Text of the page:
Global negative vegetation feedback to climate warming responses of leaf litter decomposition rates in cold biomes

Publisher's full text
Johannes H C Cornelissen
Peter M Van Bodegom
Rien Aerts
Terry V Callaghan
Richard S.P. Van Logtestijn
Juha Alatalo
Stuart F. Chapin
Renato G Gerdol
Jon Gudmundsson
Dylan Gwynn-Jones
Anne E Hartley
David S Hik
Annika Hofgaard
Ingibjörg S. Jónsdóttir
Staffan Karlsson
Julia A Klein
Jim Laundre
Borgthor Magnusson
Anders Michelsen
Ulf Molau
Vladimir G. Onipchenko
Helen M. Quested
Sylvi M Sandvik
Inger K. Schmidt
Gus R. Shaver
Bjørn S Solheim
Nadejda A Soudzilovskaia
Anna Stenström
Anne Tolvanen
Ørjan T Totland
Naoya W Wada
Jeffrey M Welker
Xinquan Zhao
Lisa Brancaleoni
Laura Brancaleoni
Miranda A.H De Beus
Elisabeth J. Cooper
Linda Dalen
John Harte
Sarah E Hobbie
Gerlof Hoefsloot
Annika K Jägerbrand
Sven Jonasson
John A Lee
Karin Lindblad
Jerry M Melillo
Christopher Neill
Malcolm C Press
Jelte Rozema
Matthias Zielke

Whether climate change will turn cold biomes from large long-term carbon sinks into sources is hotly debated because of the great potential for ecosystem-mediated feedbacks to global climate. Critical are the direction, magnitude and generality of climate responses of plant litter decomposition. Here, we present the first quantitative analysis of the major climate-change-related drivers of litter decomposition rates in cold northern biomes worldwide.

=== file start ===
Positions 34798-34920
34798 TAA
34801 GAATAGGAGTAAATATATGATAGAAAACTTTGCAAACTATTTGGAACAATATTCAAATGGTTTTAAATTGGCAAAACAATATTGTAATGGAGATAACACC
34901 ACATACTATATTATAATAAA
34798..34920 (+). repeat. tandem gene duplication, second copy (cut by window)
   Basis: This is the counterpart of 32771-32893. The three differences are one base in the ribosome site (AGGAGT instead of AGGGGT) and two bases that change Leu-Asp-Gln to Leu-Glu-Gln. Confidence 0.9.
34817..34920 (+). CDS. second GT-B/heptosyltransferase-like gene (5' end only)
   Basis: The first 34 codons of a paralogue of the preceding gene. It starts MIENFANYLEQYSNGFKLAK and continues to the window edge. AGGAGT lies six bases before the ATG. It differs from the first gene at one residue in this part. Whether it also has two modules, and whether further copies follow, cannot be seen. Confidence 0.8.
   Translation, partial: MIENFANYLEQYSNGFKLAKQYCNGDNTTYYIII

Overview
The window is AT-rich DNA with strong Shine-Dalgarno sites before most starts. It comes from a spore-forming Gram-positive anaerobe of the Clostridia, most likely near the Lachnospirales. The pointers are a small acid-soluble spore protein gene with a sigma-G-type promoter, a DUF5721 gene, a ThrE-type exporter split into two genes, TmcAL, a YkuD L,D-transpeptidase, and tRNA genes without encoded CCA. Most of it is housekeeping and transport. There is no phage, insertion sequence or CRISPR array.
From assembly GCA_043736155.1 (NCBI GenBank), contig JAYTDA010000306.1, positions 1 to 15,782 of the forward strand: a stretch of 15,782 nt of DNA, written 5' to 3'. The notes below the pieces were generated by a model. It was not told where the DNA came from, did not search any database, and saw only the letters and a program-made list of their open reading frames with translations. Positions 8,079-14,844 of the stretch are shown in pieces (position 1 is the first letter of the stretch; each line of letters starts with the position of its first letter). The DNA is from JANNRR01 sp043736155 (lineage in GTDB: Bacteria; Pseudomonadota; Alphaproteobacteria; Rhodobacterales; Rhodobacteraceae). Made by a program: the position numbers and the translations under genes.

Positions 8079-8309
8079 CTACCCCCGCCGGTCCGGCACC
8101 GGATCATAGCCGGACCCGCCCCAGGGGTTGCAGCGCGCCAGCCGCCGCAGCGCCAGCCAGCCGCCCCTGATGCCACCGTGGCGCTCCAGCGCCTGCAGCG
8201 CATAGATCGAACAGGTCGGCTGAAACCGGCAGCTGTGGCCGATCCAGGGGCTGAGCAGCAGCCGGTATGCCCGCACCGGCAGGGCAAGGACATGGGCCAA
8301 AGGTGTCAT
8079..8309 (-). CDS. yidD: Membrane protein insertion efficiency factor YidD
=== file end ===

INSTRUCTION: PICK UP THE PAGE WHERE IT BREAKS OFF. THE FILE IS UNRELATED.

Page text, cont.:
Leaf litters collected from the predominant species in 33 global change manipulation experiments in circum-arctic-alpine ecosystems were incubated simultaneously in two contrasting arctic life zones. We demonstrate that longer-term, large-scale changes to leaf litter decomposition will be driven primarily by both direct warming effects and concomitant shifts in plant growth form composition, with a much smaller role for changes in litter quality within species. Specifically, the ongoing warming-induced expansion of shrubs with recalcitrant leaf litter across cold biomes would constitute a negative feedback to global warming. Depending on the strength of other (previously reported) positive feedbacks of shrub expansion on soil carbon turnover, this may partly counteract direct warming enhancement of litter decomposition.

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